With President Jair Bolsonaro trailing in the polls and regularly alleging Brazil's voting system is plagued by fraud, all eyes are on the military and the role it could play in the country's deeply divisive October elections.
The far-right president, an ex-Army captain, has enthusiastically courted the military's support and has put it forward as a referee in the elections, raising fears he could seek an armed intervention if he loses.
However, experts say that while Bolsonaro has the backing of some in the military, it is highly unlikely the institution would get involved in anything resembling a coup.
Bolsonaro, who openly admires Brazil's 1964-1985 military dictatorship, has drawn the Army into politics on an unprecedented scale, naming more than 6,000 active-duty or retired service members to jobs in his administration, all the way up to Vice President Hamilton Mourão, an Army reserve general.
That mix of military and politics was on full display earlier this month as Brazil celebrated the 200th anniversary of its independence from Portugal with the 67-year-old commander in chief presiding over a combination of military parades and campaign rallies by his supporters.
"Bolsonaro believes it strengthens him to cultivate close ties with the armed forces and put on displays of military strength," said Carlos Fico, a military history expert at the Federal University of Rio de Janeiro.
Enlisting the Army
Bolsonaro, who trails leftist ex-president Luiz Inácio Lula da Silva (2003-2010) heading into the October 2 election, has never presented concrete evidence of electoral fraud.
But he has sought to enlist the military in his crusade against Brazil's electronic voting system.
The armed forces regularly provide logistical support for elections, but the president has pushed to expand that to new levels, insisting they act as referees.
When the Superior Electoral Tribunal (TSE) bowed to his wishes by inviting the military to take part in a special Election Transparency Commission, Bolsonaro hailed the move.
"The Armed Forces are responsible, they're credible in the eyes of the public and they're not going to play a merely decorative role in this election," he said. "They're going to do the right thing."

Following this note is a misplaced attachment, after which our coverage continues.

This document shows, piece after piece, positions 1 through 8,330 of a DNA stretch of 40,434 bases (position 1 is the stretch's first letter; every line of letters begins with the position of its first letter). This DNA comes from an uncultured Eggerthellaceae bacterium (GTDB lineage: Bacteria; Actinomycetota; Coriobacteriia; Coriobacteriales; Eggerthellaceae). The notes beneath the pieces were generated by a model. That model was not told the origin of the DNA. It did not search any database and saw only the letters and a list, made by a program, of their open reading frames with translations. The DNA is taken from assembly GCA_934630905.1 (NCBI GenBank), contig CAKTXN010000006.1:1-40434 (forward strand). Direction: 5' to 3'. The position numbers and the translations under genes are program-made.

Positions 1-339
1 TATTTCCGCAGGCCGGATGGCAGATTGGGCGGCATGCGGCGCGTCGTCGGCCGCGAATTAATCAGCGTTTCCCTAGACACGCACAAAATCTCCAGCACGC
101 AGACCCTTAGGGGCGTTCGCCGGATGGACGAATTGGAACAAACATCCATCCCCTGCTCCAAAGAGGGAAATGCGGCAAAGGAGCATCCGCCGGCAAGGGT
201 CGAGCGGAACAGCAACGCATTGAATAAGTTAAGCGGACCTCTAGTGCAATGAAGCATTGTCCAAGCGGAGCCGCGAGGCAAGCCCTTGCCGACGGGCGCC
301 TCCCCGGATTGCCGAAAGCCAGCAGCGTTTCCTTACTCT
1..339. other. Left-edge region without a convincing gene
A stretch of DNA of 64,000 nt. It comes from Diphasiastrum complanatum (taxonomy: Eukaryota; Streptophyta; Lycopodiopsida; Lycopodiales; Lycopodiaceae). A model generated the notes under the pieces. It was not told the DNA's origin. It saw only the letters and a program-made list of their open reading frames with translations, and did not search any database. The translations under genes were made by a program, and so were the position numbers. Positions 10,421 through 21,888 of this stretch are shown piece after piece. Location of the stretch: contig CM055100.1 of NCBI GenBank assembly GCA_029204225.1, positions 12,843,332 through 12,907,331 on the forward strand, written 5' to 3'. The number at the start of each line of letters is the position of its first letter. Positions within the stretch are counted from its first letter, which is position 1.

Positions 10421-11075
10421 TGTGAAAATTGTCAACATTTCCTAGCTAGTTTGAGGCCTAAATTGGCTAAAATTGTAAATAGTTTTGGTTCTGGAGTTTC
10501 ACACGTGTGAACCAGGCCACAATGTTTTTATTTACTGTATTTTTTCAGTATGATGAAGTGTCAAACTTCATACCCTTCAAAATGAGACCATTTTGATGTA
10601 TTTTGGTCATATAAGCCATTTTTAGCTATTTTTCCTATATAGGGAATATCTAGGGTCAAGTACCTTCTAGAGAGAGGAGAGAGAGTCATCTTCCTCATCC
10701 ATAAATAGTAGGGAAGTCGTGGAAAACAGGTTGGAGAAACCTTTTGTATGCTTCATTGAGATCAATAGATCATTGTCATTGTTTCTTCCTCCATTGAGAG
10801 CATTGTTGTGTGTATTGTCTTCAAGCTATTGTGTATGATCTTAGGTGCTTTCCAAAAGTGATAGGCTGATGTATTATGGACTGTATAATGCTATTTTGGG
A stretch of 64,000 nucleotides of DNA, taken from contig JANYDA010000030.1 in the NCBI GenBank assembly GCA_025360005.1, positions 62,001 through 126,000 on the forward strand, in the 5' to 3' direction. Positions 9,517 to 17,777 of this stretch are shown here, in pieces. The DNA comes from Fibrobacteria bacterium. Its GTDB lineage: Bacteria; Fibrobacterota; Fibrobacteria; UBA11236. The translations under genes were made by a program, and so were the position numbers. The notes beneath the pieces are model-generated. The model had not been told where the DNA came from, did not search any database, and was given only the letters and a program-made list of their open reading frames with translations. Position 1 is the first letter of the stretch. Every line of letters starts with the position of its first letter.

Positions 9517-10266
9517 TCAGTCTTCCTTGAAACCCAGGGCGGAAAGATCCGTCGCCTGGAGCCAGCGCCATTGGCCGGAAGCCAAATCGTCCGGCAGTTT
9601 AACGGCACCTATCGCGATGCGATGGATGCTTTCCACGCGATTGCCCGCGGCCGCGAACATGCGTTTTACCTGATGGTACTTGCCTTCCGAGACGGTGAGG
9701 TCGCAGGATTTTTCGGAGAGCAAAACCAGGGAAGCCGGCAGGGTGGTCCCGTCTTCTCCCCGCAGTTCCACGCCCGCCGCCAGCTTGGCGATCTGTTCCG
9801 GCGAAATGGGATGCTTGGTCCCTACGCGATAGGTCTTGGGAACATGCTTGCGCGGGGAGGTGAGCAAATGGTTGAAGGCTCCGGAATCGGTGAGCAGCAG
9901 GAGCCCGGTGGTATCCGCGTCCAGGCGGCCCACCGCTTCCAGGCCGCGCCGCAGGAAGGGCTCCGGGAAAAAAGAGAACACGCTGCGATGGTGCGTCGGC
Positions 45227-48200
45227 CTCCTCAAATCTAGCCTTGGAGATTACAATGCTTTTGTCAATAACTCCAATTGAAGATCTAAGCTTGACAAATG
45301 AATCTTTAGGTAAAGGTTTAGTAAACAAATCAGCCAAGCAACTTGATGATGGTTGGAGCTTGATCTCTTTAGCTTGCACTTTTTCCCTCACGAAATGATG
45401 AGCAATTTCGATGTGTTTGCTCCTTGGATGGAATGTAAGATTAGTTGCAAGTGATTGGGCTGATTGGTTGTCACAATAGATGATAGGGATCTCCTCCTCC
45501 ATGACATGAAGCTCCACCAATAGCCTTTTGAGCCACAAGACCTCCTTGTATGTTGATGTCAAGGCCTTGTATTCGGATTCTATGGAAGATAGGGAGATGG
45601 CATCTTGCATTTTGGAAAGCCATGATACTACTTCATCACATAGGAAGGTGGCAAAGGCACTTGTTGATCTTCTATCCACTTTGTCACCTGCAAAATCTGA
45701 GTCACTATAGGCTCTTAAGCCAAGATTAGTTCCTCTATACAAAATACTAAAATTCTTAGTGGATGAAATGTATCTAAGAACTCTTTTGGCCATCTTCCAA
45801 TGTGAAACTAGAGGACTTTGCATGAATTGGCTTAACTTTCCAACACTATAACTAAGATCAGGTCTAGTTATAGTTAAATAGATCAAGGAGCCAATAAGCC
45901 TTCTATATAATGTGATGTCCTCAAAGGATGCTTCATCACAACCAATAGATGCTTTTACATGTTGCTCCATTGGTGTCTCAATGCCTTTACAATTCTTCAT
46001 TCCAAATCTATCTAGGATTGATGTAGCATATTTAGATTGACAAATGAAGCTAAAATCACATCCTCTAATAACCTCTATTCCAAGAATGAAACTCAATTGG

Hewing to Bolsonaro's line, the nine military members on the commission presented it with a list of nearly 100 points questioning supposed vulnerabilities in the electronic voting machines Brazil has used since 1996.
But in the end, the TSE concluded that most of the critiques were "opinions," and denied allegations such as the existence of a "dark room" where votes are tabulated.
However, experts say military support for Bolsonaro has its limits.
"There's not the slightest chance [the military] will play any role outside the one established in the constitution," said reserve general Maynard Santa Rosa, former secretary for strategic affairs under Bolsonaro.
Even though Bolsonaro enjoys close ties with top military figures, such as Defence Minister Paulo Sergio Nogueira, and has picked former defence minister Walter Braga Netto as his running mate, Fico, the military history expert, said those two "have no troops under their command."
"There is no generalised movement by active duty service members worried about verifying the electronic voting system," he said.
Fico added that any election-related unrest from the security forces was more likely to come from the police, a group "very influenced by 'Bolsonaro-ism.'"
Bolsonaro's campaign team has pushed him to tone down his rhetoric on the election system, fearful of alienating moderate voters.
But an aide close to the president, speaking on condition of anonymity, admitted Bolsonaro was unlikely to listen.
"It's part of his persona. It's political theatre," the aide said. "Without that, he wouldn't be Bolsonaro."
by Marcelo Silva de Sousa, AFP